Written by Jennie Bever Babendure, PhD, IBCLC
The ever increasing rates of labor induction and augmentation have caused many to begin to ask if the use of synthetic oxytocin to start or augment labor may impact mothers and babies after birth. In an Acta Paediatrica article published online ahead of print, Ibone Olza-Fernandez and her colleagues asked this question by looking at neonatal feeding reflexes in relation to oxytocin dosage during labor1. In this small pilot study, researchers documented the total dose of oxytocin given during labor to induce or augment contractions in 20 first time mothers. On day 2 of life, and at least 1 hour after breastfeeding, they placed babies skin to skin with their mothers in biological nurturing positions to elicit Primitive Neonatal Reflexes, including those involved in breastfeeding. When 3 observers blind to the oxytocin dose coded videotapes of these 20 minute sessions, they found a significant correlation between higher doses of synthetic oxytocin during labor and the absence of sucking behavior in infants. In fact, many of the newborns whose mothers received higher doses of oxytocin spent a large part of the 20 minutes skin to skin crying.
When the authors later followed up with the mothers about breastfeeding status at 3 months, they found another surprising correlation: mothers who were exclusively breastfeeding at 3 months had received a lower average dose of oxytocin during labor than mothers who were not breastfeeding exclusively.
Findings of this study are limited in that this was a very small pilot of only 20 women, and all received oxytocin either to augment or induce labor, thus the study lacks an important control group of mothers who did not receive oxytocin. As such, the authors are careful to point out that the results should be interpreted with caution. The relationship found between oxytocin dose and infant suck in this study is a correlation only, and provides no evidence that higher doses of oxytocin caused the depression in sucking behavior. (Click this link for a great discussion of why we can’t say a correlation indicates cause.)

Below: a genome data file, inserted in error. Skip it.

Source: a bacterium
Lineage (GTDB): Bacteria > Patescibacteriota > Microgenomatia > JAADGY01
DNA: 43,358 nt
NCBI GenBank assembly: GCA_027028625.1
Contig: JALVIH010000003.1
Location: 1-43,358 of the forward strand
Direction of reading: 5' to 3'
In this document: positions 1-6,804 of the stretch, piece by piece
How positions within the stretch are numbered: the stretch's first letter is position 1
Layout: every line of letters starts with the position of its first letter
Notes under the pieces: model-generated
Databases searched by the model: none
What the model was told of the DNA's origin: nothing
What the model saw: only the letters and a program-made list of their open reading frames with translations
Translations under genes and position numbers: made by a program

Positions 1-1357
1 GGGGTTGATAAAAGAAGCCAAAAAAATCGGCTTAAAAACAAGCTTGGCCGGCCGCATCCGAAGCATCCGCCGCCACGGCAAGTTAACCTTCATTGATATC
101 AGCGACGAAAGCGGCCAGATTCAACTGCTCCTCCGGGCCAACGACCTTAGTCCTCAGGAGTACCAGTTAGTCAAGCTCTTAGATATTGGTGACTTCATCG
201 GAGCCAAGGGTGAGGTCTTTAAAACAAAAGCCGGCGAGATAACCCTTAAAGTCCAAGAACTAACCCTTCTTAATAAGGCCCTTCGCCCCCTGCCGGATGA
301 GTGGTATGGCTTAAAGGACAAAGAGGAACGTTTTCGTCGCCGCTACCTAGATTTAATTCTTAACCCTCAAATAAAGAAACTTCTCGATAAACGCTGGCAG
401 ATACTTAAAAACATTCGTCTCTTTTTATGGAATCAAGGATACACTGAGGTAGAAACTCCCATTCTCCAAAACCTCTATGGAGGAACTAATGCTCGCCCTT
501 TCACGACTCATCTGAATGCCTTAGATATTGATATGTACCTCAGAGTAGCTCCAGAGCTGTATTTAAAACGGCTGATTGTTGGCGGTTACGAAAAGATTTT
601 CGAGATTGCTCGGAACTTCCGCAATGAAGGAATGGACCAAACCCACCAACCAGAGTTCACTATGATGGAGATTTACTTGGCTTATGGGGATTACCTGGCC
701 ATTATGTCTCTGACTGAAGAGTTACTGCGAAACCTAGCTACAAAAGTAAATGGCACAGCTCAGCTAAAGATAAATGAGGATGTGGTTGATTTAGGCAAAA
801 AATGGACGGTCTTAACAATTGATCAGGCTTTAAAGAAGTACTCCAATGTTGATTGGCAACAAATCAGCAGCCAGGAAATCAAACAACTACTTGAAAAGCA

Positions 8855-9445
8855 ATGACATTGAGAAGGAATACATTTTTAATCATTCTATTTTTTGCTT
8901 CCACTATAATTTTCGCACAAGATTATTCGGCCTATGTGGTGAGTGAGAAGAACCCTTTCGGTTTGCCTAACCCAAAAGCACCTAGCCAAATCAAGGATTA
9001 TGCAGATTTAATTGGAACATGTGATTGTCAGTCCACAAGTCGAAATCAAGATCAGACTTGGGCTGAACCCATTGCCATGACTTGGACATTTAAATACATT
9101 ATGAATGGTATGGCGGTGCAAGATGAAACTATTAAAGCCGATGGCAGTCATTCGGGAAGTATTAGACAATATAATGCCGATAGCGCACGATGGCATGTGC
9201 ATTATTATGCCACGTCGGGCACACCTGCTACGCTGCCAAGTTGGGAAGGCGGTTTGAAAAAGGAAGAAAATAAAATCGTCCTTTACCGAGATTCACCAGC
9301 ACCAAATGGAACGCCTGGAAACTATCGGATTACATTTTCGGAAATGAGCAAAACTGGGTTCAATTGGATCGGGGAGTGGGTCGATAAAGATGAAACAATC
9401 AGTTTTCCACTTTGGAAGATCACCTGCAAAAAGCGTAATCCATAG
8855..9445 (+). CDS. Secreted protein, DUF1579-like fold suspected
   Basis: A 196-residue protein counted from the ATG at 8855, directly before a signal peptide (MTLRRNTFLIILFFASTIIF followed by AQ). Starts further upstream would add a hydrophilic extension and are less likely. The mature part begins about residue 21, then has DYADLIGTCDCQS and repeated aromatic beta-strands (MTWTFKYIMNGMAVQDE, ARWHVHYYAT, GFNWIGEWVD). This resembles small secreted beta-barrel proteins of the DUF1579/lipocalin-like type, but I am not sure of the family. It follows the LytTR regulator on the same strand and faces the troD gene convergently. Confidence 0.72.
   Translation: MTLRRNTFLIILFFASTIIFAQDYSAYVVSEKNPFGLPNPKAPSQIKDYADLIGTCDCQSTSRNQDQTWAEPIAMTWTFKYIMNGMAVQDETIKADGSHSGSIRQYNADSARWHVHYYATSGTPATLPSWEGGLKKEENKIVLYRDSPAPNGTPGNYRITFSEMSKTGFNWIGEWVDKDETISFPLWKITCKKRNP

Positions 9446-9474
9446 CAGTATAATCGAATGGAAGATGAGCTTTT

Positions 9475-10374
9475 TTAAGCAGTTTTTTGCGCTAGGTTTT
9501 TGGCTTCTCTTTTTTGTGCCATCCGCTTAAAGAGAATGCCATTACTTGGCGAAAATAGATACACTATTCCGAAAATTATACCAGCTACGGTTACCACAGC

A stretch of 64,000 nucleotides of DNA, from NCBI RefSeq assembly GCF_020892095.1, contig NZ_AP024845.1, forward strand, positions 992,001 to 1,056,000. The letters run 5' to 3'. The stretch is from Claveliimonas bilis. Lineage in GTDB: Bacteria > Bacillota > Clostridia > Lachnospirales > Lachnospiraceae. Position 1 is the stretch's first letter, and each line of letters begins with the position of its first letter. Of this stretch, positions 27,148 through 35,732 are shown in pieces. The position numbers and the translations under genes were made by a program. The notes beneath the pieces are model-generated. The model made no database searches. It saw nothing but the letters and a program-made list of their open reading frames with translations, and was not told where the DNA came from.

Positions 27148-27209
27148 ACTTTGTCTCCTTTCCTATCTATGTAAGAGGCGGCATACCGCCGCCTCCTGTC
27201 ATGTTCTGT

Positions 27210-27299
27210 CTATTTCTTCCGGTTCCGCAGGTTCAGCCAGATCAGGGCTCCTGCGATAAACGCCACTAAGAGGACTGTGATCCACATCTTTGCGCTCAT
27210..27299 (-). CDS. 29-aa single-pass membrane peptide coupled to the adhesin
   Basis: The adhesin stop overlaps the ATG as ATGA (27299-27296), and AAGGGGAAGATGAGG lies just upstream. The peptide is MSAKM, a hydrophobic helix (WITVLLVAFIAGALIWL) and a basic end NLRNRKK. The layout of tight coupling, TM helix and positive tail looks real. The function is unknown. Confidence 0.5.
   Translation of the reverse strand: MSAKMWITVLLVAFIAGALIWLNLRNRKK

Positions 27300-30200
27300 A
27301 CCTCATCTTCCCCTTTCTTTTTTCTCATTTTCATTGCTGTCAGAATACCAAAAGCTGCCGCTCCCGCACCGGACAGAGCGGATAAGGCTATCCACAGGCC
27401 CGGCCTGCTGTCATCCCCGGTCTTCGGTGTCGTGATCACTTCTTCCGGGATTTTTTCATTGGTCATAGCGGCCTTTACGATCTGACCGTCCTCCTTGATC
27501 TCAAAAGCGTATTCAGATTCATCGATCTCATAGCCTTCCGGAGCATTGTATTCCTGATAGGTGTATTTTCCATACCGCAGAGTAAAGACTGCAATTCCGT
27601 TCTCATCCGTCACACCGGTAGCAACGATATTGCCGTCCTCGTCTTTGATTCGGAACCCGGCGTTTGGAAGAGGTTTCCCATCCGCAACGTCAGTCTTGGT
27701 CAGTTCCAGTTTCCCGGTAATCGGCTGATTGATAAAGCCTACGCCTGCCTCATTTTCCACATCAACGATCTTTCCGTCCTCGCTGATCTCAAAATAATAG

In addition, all study mothers received epidural anesthesia, thus the depressed sucking behavior could be related to maternal dose of anesthesia (which was not recorded), precipitating increased need for labor augmentation. However, as studies in rodents have shown reduced food intake in response to oxytocin injection, and previous clinical research has demonstrated an association between intrapartum oxytocin administration and risk of artificial feeding independent of epidural anesthesia, the idea that synthetic oxytocin might have an impact on breastfeeding behavior is an intriguing hypothesis that deserves further study2-8.
I joke that the picture below shows me ‘under the influence’ of oxytocin. If you look closely, I look just the tiniest bit love-crazed. Could oxytocin, a hormone that can inspire such intense bonding actually have a negative effect at high doses? I’ll keep a close watch as further research unfolds!
For more research commentary, check out Jennie’s new blog: www.breastfeedingscience.com
1. Olza Fernández I, Marín Gabriel M, Malalana Martínez A, Fernández-Cañadas Morillo A, López Sánchez F, Costarelli V. Newborn feeding behaviour depressed by intrapartum oxytocin: a pilot study. Acta Paediatrica 2012.
2. Arletti R, Benelli A, Bertolini A. OXYTOCIN INHIBITS FOOD AND FLUID INTAKE IN RATS. Physiology & Behavior 1990;48(6):825-830.
3. Jordan S, Emery S, Watkins A, Evans JD, Storey M, Morgan G. Associations of drugs routinely given in labour with breastfeeding at 48 hours: analysis of the Cardiff Births Survey. BJOG: An International Journal of Obstetrics & Gynaecology 2009;116(12):1622-1632.
4. Benelli A, Bertolini A, Arletti R. OXYTOCIN-INDUCED INHIBITION OF FEEDING AND DRINKING – NO SEXUAL DIMORPHISM IN RATS. Neuropeptides 1991;20(1):57-62.
5. Olson BR, Drutarosky MD, Chow MS, Hruby VJ, Stricker EM, Verbalis JG. OXYTOCIN AND AN OXYTOCIN AGONIST ADMINISTERED CENTRALLY DECREASE FOOD-INTAKE IN RATS. Peptides 1991;12(1):113-118.
6. Ounsted MK, Boyd PA, Hendrick AM, Mutch LMM, Simons CD, Good FJ. INDUCTION OF LABOR BY DIFFERENT METHODS IN PRIMIPAROUS WOMEN .2. NEURO-BEHAVIORAL STATUS OF INFANTS. Early Human Development 1978;2(3):241-253.
7. Ounsted MK, Hendrick AM, Mutch LMM, Calder AA, Good FJ. INDUCTION OF LABOR BY DIFFERENT METHODS IN PRIMIPAROUS WOMEN .1. SOME PERINATAL AND POSTNATAL PROBLEMS. Early Human Development 1978;2(3):227-239.
8. Wiklund I, Norman M, Uvnas-Moberg K, Ransjo-Arvidson AB, Andolf E. Epidural analgesia: Breast-feeding success and related factors. Midwifery 2009;25(2):E31-E38.
Jennie Bever Babendure, PhD, IBCLC
I am a mother of 2 active boys and an Assistant Research Professor in the College of Nursing and Health Innovation at Arizona State University. As breastfeeding researcher, I am constantly scanning the literature for articles that guide my research and inform my clinical practice. One of my goals is to increase the evidence base of our profession as lactation consultants. I feel it is important for lactation professionals to be aware of and contribute to breastfeeding research, especially when so much of it is fascinating! As an ongoing contributor to Lactation Matters, it is my hope that you will find the articles I highlight as interesting and informative as I do, and that you will use them to guide you in the important work of lactation professionals and breastfeeding advocates.